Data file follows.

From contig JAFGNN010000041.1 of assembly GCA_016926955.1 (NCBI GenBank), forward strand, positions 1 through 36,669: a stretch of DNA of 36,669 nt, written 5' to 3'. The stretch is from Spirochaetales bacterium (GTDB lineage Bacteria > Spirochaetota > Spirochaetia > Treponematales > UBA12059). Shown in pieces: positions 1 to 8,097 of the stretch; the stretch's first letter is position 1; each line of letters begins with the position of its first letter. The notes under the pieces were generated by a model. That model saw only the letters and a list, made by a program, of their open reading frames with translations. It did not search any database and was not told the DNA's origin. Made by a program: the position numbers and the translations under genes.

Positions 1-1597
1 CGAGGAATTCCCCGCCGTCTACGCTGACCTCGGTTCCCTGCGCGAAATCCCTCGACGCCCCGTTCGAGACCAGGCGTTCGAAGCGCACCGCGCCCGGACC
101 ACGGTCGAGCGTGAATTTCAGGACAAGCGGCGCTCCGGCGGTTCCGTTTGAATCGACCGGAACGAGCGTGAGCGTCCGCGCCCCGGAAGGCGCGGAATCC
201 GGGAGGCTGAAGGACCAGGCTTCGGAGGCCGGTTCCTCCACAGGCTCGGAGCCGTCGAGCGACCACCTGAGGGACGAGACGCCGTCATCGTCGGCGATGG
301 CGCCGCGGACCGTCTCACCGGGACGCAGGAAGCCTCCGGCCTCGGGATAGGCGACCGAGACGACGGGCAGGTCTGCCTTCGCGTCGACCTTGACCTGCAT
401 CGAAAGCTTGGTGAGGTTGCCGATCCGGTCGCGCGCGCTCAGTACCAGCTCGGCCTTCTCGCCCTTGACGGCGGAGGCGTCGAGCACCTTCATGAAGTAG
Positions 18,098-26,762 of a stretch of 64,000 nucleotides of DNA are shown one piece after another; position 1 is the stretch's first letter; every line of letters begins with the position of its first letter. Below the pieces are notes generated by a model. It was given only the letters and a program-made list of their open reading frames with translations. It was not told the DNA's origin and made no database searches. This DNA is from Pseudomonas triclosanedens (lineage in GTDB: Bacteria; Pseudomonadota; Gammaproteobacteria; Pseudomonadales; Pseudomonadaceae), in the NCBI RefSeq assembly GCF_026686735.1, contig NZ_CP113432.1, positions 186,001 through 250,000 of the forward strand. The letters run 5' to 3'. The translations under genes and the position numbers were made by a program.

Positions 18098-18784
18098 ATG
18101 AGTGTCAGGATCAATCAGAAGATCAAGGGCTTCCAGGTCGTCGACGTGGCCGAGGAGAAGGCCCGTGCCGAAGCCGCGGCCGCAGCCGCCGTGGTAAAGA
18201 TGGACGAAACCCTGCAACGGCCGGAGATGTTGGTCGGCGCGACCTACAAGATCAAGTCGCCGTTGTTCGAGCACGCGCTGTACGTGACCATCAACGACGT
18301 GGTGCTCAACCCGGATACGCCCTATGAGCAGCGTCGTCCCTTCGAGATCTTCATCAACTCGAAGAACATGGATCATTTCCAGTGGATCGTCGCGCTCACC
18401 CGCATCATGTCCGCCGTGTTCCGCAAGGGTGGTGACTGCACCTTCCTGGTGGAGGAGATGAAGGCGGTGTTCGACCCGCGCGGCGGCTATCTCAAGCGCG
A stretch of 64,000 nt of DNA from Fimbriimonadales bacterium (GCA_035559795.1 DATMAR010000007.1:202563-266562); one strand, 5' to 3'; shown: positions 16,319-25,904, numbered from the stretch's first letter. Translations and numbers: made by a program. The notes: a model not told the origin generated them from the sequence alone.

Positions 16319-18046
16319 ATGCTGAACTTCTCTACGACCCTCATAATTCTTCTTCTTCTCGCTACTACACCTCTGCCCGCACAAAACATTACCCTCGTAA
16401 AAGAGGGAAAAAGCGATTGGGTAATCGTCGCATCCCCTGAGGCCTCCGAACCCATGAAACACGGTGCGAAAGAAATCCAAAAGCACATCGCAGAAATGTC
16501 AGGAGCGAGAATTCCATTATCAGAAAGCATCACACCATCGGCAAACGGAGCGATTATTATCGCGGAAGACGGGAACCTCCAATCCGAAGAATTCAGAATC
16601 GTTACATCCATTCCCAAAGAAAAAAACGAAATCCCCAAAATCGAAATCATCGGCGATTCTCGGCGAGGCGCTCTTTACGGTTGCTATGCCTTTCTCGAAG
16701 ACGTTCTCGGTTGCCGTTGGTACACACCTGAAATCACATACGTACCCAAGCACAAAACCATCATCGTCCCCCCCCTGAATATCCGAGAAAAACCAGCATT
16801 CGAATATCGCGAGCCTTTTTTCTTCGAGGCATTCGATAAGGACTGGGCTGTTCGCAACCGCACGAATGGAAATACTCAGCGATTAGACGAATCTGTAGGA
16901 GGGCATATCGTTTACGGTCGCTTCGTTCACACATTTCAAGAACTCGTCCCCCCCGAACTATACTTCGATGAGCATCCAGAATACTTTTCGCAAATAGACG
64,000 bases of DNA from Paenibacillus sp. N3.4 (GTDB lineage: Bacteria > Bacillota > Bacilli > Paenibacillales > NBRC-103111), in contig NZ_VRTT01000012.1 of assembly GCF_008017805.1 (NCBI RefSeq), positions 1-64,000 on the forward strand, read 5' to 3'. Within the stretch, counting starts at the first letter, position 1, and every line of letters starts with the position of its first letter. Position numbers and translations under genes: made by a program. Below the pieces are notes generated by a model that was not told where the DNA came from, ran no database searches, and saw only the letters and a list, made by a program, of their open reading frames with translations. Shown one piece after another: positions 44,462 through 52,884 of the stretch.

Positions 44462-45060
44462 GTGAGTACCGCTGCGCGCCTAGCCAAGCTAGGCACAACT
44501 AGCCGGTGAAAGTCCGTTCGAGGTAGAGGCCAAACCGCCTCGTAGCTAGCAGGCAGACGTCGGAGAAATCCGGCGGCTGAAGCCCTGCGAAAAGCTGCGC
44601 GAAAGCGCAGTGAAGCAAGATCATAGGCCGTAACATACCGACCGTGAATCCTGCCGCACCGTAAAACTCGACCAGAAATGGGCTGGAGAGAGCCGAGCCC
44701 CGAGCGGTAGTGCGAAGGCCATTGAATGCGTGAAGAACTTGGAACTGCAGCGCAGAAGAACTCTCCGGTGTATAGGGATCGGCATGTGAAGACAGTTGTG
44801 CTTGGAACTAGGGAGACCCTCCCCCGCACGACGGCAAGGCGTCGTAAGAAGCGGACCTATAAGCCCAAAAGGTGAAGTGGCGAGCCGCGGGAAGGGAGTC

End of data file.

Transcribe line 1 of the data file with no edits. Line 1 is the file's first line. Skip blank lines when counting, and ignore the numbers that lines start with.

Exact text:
From contig JAFGNN010000041.1 of assembly GCA_016926955.1 (NCBI GenBank), forward strand, positions 1 through 36,669: a stretch of DNA of 36,669 nt, written 5' to 3'. The stretch is from Spirochaetales bacterium (GTDB lineage Bacteria > Spirochaetota > Spirochaetia > Treponematales > UBA12059). Shown in pieces: positions 1 to 8,097 of the stretch; the stretch's first letter is position 1; each line of letters begins with the position of its first letter. The notes under the pieces were generated by a model. That model saw only the letters and a list, made by a program, of their open reading frames with translations. It did not search any database and was not told the DNA's origin. Made by a program: the position numbers and the translations under genes.